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Professional rivalry

What is it with the law and accountancy professions that their national organizations are often riven with intramurals?

Time and again, the Supreme Court had to intervene in the resolution of disputes over the election of the national officers of the Integrated Bar of the Philippines (IBP), the organization that all Filipino lawyers are required to join as a condition for their practice of law in our country.


By virtue of a decision of the tribunal rendered during the martial law years (when lawyers, except for a handful of brave human rights lawyers, lost their balls), the lawyers are obliged to sign up and pay membership fees to the IBP.

The running joke among lawyers who resent the loss of their right not to be members of associations is, the IBP maintains its membership through Intimidation, Bullying and Punishment.


To ensure equal representation of lawyers from different parts of the country in the IBP’s leadership structure, election to the position of president is rotated among the heads of its regional chapters.

Until the electoral process was made more democratic, Metro Manila-based lawyers, especially those connected with big law offices, dominated the IBP’s board of trustees and standing committees.

The rivalry of law fraternities in the country’s prestigious law schools has even gotten into the picture with their members engaging in expensive campaigns to get elected into the body that chooses the IBP’s leadership.


From the looks of it, the litigious nature of lawyers seems to have infected the country’s accountants, in particular their national organization, the Philippine Institute of Certified Public Accountants.

Early this week, Biz Buzz disclosed the simmering intramural within Picpa’s board of directors that could adversely affect the organization’s juridical personality.

According to Biz Buzz, some incumbent Picpa officials are questioning the authenticity of the documents submitted by the 1996 board of directors to support its earlier application to extend Picpa’s corporate life when it expired in 1997.


They claim that the board and members’ meetings that supposedly approved the extension of the corporate life did not convene at all. Hence, the certificates issued attesting to such approvals may have been falsified.

If these allegations are proven to be true, Picpa’s corporate personality will be in very serious trouble.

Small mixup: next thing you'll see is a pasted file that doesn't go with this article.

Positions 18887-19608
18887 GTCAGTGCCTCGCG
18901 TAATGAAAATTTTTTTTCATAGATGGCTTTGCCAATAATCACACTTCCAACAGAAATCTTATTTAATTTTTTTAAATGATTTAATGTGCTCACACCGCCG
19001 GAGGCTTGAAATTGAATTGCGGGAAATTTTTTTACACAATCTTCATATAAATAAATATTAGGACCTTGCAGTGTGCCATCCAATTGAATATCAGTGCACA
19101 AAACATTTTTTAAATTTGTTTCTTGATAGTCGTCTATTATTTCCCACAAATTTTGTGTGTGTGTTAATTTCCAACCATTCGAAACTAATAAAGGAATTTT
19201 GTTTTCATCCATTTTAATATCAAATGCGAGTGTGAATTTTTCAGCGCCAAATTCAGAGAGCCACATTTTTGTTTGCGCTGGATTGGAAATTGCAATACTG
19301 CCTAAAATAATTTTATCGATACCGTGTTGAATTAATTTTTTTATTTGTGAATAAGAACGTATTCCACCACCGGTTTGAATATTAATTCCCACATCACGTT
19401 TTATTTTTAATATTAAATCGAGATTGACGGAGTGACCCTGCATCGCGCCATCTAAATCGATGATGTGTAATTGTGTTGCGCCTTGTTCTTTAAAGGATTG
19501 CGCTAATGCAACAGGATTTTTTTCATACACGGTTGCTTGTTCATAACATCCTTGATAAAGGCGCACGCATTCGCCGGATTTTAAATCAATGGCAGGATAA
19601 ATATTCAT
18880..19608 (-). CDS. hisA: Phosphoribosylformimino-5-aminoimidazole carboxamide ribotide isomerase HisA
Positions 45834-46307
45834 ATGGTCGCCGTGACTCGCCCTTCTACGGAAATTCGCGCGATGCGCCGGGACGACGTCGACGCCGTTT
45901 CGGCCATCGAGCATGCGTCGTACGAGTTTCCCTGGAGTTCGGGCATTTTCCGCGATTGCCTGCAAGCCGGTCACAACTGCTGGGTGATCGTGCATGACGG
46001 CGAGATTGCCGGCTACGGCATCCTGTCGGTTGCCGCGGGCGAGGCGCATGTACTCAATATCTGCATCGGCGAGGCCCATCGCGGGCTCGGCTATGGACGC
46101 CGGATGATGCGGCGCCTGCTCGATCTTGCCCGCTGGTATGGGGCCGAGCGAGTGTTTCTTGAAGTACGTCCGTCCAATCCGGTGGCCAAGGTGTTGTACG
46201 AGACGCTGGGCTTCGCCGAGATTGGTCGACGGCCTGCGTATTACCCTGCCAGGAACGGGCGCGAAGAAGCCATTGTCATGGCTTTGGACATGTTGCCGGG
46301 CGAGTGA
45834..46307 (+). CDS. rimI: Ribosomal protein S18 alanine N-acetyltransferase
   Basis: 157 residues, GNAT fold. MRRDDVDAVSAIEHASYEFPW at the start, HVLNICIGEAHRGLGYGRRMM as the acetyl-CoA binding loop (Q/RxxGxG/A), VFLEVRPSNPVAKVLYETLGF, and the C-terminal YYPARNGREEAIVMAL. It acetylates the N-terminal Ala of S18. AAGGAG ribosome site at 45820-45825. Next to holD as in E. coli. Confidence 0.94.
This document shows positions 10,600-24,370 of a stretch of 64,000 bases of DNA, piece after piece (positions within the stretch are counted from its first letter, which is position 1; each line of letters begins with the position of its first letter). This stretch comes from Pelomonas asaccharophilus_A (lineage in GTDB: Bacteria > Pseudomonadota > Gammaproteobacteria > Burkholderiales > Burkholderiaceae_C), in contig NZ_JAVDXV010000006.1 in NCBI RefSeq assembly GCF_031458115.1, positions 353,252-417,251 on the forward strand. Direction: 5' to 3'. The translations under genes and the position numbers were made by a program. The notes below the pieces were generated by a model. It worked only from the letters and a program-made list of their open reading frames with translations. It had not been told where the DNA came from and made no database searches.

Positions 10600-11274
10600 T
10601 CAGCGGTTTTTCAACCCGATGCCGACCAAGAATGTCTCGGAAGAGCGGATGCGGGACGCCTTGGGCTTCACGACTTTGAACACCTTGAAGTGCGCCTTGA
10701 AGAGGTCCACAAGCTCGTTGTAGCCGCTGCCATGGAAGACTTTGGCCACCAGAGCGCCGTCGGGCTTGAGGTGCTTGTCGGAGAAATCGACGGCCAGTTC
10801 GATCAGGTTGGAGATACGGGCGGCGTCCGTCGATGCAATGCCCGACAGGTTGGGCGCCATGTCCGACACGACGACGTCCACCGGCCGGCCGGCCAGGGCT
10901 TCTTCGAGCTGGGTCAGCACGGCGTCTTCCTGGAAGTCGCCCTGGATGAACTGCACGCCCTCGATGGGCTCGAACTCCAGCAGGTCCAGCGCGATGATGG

The scuttlebutt in the corporate circles is, these issues are an offshoot of the running battle for control of the organization between Metro Manila-based accountants and their provincial counterpart.


By way of background, the electoral process of Picpa is similar to that of the IBP: The members elect 21 regional and sectoral directors who constitute the national board of directors that chooses the president among themselves.

The sectors entitled to representation are public practice, commerce and industry, education/academe and government.

Until its rules were amended in 2005, the position of Picpa president was a virtual private preserve of the country’s leading accountancy and auditing firm, SGV & Company.

With its army of accountants based in Metro Manila and branches in different parts of the country, including the accountants of companies that hired it as its external auditor, SGV held sway over the national organization.

Chafing at Imperial Manila’s stranglehold over Picpa, the “promdis,” or accountants in the provinces, combined forces to push for an amendment of the electoral process and selection of the national president.

In 2006, the regional and sectoral representation scheme was adopted and a rotation system put in place in the choice of the national president.

This time around, occupancy of the top post follows a pre-arranged sequence of geographical representation, i.e., National Capital Region, Visayas, Luzon and Mindanao.

What’s more, the board of directors has to make sure no president, regardless of the geographic area he represents, shall come from the same sector for more than two consecutive years.


Apparently taking a leaf from our national and local elections, the 2009 Picpa elections were hotly contested.

The election of the regional director who later, by virtue of the rotation system, assumed the presidency became the subject of an electoral protest. The losing candidate questioned the validity of the proxies used by the winning candidate.

The squabble became so intense that the Board of Accountancy, the regulatory body that supervises the accountancy profession, had to step into the picture to avoid a disruption of significant Picpa activities that relate to the integrity of the accountancy practice.

Like in the IBP, electoral protests are always a “matter of principle” or, to use the favorite mantra of election lawyers, “aimed at ensuring that the will of the electorate is obeyed.”

Disputes of a similar nature are hardly heard of in the national organizations of medical doctors, dentists, architects and other professions.

Again, I go back to my question, what is in lawyers and accountants that make leadership in their national organizations so contentious? Money, power, prestige or all of the above?

(For feedback, write to [email protected] com. ph.)

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TAGS: Accountants, IBP, lawyers, Philippines, Picpa, professional rivalry, professions
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